First Friends Day Nursery - Eastleigh

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About First Friends Day Nursery - Eastleigh

Name First Friends Day Nursery - Eastleigh
Ofsted Inspections
Address First Friends Day Nursery, Grantham Road, Eastleigh, Hampshire, SO50 5PU
Phase Childcare on Non-Domestic Premises, Full day care
Gender Mixed
Local Authority Hampshire
Highlights from Latest Inspection

What is it like to attend this early years setting?

The provision is good

Children demonstrate that they feel happy, safe and secure in the nursery's warm and welcoming environment. Babies develop strong bonds with the staff who look after them. They enjoy trying new foods, such as banana, as they gain confidence in feeding themselves.

Older children are confident and develop good levels of self-esteem. They benefit from the wide range of resources, which support their individual interests. Children are polite and courteous and behave well.

For instance, as children play with the remote-controlled car, they say 'thank you' as they offer their friends a turn.The manager and her staff have hig...h expectations for all children. Staff plan a good range of learning experiences to ensure all children, including those with special educational needs and/or disabilities, children who speak English as an additional language and those in receipt of additional funding, make good progress from their starting points.

Children concentrate well in activities that interest them. They develop good listening and attention skills and share their own thoughts and ideas confidently. For example, as staff read favourites stories to children, they talk about 'Maisy Mouse's accident'.

Children suggest that 'it is important to walk indoors, to stop you falling over and hurting yourself'.

What does the early years setting do well and what does it need to do better?

Partnerships with parents are good. Parents speak very highly of the staff and the good-quality care and learning experiences they provide for children.

They comment that the 'caring and dedicated staff have helped our child's confidence really grow'. Staff regularly share a wealth of information with parents. For instance, staff offer advice and support when babies are being weaned onto solid foods.

They encourage older children to take home favourite books to share with their parents.The manager is a strong leader. Staff say that they feel valued in their roles and are well supported by the manager.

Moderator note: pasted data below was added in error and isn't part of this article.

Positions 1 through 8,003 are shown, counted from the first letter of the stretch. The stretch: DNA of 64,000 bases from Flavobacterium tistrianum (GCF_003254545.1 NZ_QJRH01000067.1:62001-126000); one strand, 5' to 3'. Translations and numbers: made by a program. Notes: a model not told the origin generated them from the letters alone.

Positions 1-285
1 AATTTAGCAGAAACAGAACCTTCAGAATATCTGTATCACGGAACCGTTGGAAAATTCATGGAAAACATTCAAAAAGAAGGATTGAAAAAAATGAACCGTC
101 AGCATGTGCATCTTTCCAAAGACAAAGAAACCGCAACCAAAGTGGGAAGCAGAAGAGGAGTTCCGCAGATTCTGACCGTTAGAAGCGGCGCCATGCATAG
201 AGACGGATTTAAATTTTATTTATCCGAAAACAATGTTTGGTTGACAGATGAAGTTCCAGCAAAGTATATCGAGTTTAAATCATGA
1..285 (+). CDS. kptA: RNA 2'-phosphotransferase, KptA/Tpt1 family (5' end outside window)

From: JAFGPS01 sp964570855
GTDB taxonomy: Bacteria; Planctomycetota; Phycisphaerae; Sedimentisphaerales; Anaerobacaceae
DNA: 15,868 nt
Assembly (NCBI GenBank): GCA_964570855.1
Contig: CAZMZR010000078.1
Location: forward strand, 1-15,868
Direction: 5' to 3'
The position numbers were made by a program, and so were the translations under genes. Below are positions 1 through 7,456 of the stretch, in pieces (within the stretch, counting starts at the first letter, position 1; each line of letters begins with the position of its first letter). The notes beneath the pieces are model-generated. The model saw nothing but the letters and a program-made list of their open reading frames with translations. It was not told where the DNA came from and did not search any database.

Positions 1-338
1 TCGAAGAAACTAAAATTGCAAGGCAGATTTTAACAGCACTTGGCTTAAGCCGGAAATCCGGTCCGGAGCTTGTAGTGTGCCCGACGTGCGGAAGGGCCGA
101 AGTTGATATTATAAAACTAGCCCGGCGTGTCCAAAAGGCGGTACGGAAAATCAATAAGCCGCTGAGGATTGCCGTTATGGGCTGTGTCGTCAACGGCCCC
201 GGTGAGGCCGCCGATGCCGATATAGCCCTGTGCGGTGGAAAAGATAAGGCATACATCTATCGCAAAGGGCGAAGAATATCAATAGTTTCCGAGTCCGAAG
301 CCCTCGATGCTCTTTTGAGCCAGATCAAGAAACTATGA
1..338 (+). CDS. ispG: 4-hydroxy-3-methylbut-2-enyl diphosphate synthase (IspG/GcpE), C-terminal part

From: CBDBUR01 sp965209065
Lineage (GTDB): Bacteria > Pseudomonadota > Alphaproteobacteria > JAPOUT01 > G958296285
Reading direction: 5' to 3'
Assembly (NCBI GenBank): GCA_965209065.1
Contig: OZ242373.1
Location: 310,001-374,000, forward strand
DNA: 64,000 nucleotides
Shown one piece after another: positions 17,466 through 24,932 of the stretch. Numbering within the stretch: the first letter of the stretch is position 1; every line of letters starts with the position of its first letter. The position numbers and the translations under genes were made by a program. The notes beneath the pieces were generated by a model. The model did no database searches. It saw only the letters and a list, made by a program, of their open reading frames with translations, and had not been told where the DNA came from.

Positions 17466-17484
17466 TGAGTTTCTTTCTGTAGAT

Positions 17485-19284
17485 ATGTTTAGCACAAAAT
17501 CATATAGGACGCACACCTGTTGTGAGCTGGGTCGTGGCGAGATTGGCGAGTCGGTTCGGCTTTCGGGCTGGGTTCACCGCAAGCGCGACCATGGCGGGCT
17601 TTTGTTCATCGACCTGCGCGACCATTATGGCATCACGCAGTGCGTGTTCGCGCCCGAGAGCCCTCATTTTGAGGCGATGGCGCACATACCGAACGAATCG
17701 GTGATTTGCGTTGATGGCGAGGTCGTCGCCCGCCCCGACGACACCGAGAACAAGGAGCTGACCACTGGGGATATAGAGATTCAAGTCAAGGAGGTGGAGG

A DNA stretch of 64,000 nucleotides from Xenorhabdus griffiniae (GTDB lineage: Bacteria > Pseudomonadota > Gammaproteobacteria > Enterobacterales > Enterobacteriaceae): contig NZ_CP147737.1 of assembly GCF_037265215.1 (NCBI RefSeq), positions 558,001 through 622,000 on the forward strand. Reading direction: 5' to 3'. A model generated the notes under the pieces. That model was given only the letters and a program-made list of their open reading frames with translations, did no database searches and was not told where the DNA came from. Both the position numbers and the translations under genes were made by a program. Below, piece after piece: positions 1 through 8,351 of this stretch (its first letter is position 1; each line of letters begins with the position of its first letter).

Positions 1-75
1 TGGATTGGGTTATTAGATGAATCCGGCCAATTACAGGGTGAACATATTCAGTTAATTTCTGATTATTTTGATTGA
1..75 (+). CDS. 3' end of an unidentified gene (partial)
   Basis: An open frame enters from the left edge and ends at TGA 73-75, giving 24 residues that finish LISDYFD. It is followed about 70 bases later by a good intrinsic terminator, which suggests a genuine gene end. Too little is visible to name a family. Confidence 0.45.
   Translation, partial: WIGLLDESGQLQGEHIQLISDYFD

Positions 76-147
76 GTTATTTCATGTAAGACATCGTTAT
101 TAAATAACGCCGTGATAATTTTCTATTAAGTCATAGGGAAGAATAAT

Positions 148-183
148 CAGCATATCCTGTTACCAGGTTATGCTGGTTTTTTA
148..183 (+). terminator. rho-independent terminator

The staff team works well together and this contributes to the harmonious environment in the nursery. The manager and staff are keen to improve and show a positive attitude to evaluation. They know what they do well and areas to develop.

The manager recognises that there is yet more she can to do embed the professional development of her staff, to support and develop their teaching to a higher level.The quality of teaching is good. Staff know their key children well.

They value each child's unique personality and tailor activities to their individual interests. Staff regularly check the progress children make, to help them plan enjoyable learning experiences. However, staff's knowledge of the learning intent for older children is not fully embedded.

Therefore, sometimes, teaching is not precisely focused on what children need to know or be able to do next.Staff promote children's positive behaviour well through daily activities. Staff are good role models.

They are polite, courteous and respectful with the children they care for. In turn, children are well behaved. They learn how to take turns with favourite toys and respect and value the differing needs of their friends.

Staff develop strong, trusting relationships with children, which support children's personal, social and emotional development well. Younger children and those who are less confident benefit from the care that staff tailor to their needs. When children need more reassurance, staff offer this sensitively.

For instance, babies enjoy cuddles when they are tired, as staff soothe them to sleep. Children benefit from the strong bonds they build with staff, to support their good levels of self-esteem.Opportunities for children to learn about the wider world are a strength of the setting.

Children take part in various celebrations and learn about other cultures and beliefs that reflect the nursery community, such as Chinese New Year and Russian New Year. Staff help children to develop their understanding and respect for the diverse world they live in, which prepares them well for life in modern Britain.


The arrangements for safeguarding are effective.

Staff have a good knowledge of how to keep children safe. They benefit from regular training to keep their knowledge of safeguarding up to date. Staff know how to report any concerns they may have about a child's welfare.

Robust recruitment and induction processes are in place and appropriate checks are made to ensure staff are, and continue to be, suitable to work in the nursery. Staff supervise children as they play indoors and outdoors and at mealtimes, to ensure their physical welfare.

What does the setting need to do to improve?

To further improve the quality of the early years provision, the provider should: reflect more closely on staff's professional development to help evaluate and target training that contributes to the continued quality of teaching, to support children's learning to the highest level nenhance staff's understanding of how to use their knowledge of what children know and can do to plan more precisely for their next steps in learning.

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